I am hopelessly excited about this. There is a great group of university volunteers who are going to draw upon their connections to create neat displays of innovation for the kids to experience.  Mathew  Ho (of the recent “Legoman in space” fame.)  will come in person after his talk to do a live QA session with the kids.  They’ll get to see a little behind the scenes magic of the main event, via video and a presentation next week by Ramy Nassar the TEDxWaterloo director and co-host.

We are creating a truly amazing event, in true collaborative style and it embodies everything the Futures Forum program expouses.

This will be a quick post because it’s the holidays!

Before we broke for the Christmas break I gave my classes a schedule of the rest of the semester.  They each got a hard copy calendar of events.  I gave hard copies of the major assignment that was due the first day back. I posted it all online, and gave them access to all the notes, and even classroom “chalk and talk” notes were typed and posted. I went over things with them repeatedly in class, inviting questions, concerns, comments or queries.  (Yes, that’s a redundancy, in multiple ways, but I use the QCCQ phrase as a indicator I am done talking on a subject! It’s become a bit of a silly signature in my classes.)  I was more explicit in the last two weeks then ever before in these classes as a response to their growing nervousness as the end of semester approaches. Continue Reading »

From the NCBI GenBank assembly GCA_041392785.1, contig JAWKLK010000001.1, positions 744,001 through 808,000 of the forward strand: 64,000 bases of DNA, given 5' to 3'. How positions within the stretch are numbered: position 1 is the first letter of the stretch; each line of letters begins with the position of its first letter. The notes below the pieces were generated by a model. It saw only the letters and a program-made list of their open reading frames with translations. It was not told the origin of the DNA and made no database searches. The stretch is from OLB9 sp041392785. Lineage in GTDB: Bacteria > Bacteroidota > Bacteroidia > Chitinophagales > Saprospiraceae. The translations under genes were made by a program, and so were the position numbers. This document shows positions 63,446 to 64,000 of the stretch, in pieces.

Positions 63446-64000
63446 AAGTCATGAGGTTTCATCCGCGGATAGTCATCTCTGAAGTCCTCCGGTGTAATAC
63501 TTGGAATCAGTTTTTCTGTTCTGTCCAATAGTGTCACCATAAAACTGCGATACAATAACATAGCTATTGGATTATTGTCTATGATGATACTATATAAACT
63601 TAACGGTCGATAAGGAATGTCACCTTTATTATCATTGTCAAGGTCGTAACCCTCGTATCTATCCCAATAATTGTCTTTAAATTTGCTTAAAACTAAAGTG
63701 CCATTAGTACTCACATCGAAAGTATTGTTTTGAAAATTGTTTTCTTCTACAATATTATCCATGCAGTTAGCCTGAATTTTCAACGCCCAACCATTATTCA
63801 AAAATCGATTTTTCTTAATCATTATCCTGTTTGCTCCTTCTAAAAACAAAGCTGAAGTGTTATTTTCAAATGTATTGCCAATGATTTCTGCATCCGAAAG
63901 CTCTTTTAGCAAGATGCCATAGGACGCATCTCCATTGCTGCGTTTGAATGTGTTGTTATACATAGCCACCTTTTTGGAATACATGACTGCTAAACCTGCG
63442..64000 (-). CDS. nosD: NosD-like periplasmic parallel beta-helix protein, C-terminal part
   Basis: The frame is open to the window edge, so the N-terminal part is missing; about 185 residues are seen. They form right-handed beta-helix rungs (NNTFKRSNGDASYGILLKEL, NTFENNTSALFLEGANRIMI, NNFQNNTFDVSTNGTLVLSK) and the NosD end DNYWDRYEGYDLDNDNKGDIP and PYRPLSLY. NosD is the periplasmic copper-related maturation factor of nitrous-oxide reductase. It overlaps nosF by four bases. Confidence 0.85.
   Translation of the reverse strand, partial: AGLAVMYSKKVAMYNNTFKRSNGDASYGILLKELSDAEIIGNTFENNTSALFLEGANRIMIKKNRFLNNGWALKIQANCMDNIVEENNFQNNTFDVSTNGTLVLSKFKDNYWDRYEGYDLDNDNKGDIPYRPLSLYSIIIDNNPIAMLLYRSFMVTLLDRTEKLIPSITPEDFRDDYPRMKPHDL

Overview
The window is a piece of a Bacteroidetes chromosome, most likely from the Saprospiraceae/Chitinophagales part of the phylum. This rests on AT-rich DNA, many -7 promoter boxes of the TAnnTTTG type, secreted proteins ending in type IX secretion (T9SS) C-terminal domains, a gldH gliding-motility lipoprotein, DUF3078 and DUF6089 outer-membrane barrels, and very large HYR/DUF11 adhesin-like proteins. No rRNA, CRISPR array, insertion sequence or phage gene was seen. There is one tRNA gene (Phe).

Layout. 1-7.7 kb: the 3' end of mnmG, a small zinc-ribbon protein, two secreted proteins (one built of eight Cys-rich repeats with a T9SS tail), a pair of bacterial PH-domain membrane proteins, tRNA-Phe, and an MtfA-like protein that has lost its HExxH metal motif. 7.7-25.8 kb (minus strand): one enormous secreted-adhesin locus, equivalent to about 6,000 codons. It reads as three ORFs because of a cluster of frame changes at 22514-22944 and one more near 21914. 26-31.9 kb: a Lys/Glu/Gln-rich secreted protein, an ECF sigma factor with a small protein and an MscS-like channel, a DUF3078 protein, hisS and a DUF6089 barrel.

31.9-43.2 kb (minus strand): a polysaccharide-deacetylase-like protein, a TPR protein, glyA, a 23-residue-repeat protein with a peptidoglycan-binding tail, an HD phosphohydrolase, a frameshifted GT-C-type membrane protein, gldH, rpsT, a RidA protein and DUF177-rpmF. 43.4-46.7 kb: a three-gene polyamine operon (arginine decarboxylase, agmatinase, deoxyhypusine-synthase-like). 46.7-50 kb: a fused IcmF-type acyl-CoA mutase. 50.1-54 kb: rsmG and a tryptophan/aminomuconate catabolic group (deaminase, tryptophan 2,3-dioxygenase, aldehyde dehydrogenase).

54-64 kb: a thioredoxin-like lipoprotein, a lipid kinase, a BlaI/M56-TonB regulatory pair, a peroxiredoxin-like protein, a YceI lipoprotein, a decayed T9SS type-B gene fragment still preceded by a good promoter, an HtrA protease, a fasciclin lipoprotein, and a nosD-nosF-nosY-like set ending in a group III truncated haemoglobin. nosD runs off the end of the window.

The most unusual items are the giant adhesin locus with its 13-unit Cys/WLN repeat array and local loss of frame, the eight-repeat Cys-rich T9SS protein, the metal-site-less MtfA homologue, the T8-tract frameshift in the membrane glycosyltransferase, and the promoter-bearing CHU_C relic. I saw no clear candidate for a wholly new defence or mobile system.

My students communicate with me regularly. I am glad for this. It takes a variety of formats: many are still most comfortable coming to find me during the school day, but a lot of students appreciate the chance to use electronic communication. Students don’t generally e-mail me, but tend toward more public communication via Twitter, our class Facebook group or wall posts on Schoology. My favourite thing about this communication is how regularly a peer will help them out before I even get a chance to respond. Students will direct each other to course content, clarify instructions or remind each other of deadlines. A degree of collective self-reliance has been established. Information flows pretty freely. I hope most students find me pretty easy to approach as a result. I have found this semester that students seek me out face to face more than they ever did before, as well as asking questions out of school time. I like this, even when it is time consuming. Continue Reading »